A Look Back at Bruno Bischofberger’s Weird and Legendary Artforum Ads
Here are some of our favorites.
In contrast to the works by well-known artists that appear on the front cover of Artforum each month, on the back cover you’re more likely to see some goats, snowy Alpine peaks, or men in Lederhosen. These scenes are the advertisements by Swiss art dealer Bruno Bischofberger and they have graced the back cover of Artforum for more than half of the magazine’s existence. And now, as Bischofberger leaves his St. Moritz space (see Vito Schnabel Taking Over Bruno Bischofberger’s Gallery Space), we take a look back at the celebrated back covers.
Born in the town of Appenzell, Bischofberger studied at the University of Zurich, receiving his Ph.D. on Swiss folk art—a genre which he collects to this day. He opened his first gallery in Zurich in 1963, and a couple of years later organized an exhibition of American Pop artists that included Roy Lichtenstein, Andy Warhol, Robert Rauschenberg, and Tom Wesselmann. The Swiss dealer is credited with introducing Warhol’s work to big time art collectors such as shipping heir Philippe Niarchos and businessman and long-time friend Peter Brant. Bischofberger and Brant would go on to be the founding financial backers of Warhol’s magazine, Interview.
Since the time Artforum first offered the back cover to Bischofberger, in the mid-1980s, the ads have continually occupied that coveted spot. When asked if the closing of Bischofberger’s St. Moritz space will affect the gallery’s advertisements with Artforum, Silvia Lüdi, the collection manager of the gallery, told artnet News, “We have [advertised] since the beginning and we will continue with the ads. The St. Mortiz gallery has no connection with what we are doing here [in Zurich].” Bischofberger still owns a gallery space in central Zurich and let’s not forget the recent news of his mega complex (see Bruno Bischofberger Prepares to Unveil Mega Art Complex).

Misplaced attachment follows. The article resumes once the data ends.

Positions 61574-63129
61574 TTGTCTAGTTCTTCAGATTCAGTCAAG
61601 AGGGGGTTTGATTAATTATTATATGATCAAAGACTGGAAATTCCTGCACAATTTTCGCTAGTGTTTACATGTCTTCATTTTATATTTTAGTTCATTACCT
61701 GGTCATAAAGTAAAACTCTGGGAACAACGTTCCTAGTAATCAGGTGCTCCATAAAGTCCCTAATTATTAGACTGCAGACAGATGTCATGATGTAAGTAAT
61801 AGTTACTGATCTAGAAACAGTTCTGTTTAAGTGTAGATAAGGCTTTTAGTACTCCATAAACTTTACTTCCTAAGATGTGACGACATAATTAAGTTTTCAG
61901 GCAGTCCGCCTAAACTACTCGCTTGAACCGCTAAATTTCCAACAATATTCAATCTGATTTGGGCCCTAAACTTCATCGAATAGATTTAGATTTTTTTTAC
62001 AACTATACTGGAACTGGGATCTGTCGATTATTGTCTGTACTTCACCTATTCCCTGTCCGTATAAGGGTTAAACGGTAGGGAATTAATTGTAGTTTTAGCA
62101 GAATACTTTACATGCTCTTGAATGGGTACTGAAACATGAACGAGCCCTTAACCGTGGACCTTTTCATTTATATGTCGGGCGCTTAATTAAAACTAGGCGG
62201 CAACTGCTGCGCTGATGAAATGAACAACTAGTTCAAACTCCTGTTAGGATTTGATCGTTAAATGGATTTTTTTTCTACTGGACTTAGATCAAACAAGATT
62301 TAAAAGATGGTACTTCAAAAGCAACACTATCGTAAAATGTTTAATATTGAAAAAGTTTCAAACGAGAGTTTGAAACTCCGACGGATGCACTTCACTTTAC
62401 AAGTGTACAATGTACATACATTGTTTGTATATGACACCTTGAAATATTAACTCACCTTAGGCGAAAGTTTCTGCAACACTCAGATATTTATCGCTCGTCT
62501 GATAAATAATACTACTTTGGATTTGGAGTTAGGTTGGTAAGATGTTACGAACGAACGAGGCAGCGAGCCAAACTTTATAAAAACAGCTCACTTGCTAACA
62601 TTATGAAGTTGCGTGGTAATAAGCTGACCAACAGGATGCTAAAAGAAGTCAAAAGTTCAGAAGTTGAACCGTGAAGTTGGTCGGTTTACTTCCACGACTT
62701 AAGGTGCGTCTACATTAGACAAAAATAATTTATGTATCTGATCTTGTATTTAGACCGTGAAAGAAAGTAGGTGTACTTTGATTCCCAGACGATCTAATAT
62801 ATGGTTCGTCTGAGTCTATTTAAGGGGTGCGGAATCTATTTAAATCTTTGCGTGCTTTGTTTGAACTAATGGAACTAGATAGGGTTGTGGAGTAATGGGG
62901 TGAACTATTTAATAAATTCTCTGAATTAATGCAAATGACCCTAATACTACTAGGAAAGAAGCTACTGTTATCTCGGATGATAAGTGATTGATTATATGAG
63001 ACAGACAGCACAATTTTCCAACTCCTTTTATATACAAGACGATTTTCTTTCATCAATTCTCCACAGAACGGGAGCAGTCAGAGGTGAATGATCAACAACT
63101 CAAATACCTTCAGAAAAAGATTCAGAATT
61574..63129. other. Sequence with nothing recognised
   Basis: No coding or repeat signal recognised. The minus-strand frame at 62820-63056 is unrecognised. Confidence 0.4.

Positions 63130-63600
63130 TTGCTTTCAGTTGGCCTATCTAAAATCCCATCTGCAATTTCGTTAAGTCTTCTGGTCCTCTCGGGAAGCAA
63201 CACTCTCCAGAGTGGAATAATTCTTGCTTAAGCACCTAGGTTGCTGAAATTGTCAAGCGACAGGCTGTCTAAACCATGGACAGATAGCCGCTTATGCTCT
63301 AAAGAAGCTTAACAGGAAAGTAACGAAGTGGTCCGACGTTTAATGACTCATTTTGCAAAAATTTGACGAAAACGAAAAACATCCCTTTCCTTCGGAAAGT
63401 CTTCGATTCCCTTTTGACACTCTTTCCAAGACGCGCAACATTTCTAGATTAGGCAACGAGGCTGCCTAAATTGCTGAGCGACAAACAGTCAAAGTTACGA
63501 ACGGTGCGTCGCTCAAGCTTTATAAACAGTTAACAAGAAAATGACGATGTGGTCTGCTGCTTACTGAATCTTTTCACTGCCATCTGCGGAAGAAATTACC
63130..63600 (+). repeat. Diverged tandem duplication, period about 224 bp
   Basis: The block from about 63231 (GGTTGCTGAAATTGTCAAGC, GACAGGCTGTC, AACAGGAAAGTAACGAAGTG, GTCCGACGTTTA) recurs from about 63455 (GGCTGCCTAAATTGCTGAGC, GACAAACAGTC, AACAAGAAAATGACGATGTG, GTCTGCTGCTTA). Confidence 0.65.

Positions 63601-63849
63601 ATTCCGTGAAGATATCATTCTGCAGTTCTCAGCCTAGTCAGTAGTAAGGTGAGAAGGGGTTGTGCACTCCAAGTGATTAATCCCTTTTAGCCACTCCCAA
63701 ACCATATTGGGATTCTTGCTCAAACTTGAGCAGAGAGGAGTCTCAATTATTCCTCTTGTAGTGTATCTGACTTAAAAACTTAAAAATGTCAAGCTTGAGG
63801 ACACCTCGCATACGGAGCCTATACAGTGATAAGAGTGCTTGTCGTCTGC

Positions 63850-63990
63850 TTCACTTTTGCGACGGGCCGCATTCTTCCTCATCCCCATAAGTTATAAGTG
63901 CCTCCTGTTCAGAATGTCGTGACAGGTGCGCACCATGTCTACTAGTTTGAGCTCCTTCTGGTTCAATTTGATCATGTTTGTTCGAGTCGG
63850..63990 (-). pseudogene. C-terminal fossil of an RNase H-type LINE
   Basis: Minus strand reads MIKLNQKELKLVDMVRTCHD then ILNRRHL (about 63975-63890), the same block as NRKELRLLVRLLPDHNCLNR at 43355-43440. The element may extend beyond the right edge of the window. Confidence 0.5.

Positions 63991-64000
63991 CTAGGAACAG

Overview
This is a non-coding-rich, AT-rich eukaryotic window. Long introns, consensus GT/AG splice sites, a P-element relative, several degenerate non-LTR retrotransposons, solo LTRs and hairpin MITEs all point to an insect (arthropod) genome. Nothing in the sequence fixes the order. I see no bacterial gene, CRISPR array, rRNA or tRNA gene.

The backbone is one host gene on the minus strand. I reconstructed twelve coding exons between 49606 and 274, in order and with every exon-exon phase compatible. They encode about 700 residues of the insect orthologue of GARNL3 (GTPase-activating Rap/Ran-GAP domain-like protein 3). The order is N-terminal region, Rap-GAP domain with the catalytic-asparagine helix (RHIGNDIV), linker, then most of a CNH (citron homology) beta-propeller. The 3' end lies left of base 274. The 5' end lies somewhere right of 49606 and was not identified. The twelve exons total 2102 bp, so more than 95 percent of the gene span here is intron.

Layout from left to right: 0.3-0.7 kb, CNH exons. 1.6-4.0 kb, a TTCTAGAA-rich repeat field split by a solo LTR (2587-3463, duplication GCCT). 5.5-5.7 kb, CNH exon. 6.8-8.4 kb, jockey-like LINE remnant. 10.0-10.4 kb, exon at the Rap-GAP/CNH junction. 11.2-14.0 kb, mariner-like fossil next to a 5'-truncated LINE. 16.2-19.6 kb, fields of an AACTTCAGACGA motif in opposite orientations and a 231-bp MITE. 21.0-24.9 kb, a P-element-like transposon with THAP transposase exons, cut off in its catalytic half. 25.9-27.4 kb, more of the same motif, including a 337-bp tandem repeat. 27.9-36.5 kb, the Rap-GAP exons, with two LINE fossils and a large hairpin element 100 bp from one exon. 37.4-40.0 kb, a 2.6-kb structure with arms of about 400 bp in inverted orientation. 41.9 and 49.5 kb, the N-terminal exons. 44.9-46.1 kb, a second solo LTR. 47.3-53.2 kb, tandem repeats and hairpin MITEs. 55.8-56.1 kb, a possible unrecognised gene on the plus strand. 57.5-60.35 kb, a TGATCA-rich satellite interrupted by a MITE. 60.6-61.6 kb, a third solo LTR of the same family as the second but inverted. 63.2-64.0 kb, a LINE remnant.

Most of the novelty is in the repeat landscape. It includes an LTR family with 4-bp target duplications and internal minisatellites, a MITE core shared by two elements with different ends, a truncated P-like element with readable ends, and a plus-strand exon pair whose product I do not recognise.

Lüdi also told us that the gallery only advertises in one other magazine, a Swiss publication titled Kunst Bulletin—with whom the gallery also holds the prime position of its back cover.
Bischofberger’s aesthetic is characteristically Swiss in its incredible consistency. And he’s got the formula down: one photograph, often portraying a picturesque landscape, a common Swiss activity or ceremony, with boldly-colored graphic letters in the ad’s corner spelling out the gallery’s address and the artists it represents (this month’s includes Barceló, Basquiat, and Dokoupil). While Bischofberger may be leaving one gallery space as a dealer of a younger generation steps up, thankfully, with his fun and timeless ads, tradition carries on.
Follow artnet News on Facebook:
Want to stay ahead of the art world? Subscribe to our newsletter to get the breaking news, eye-opening interviews, and incisive critical takes that drive the conversation forward.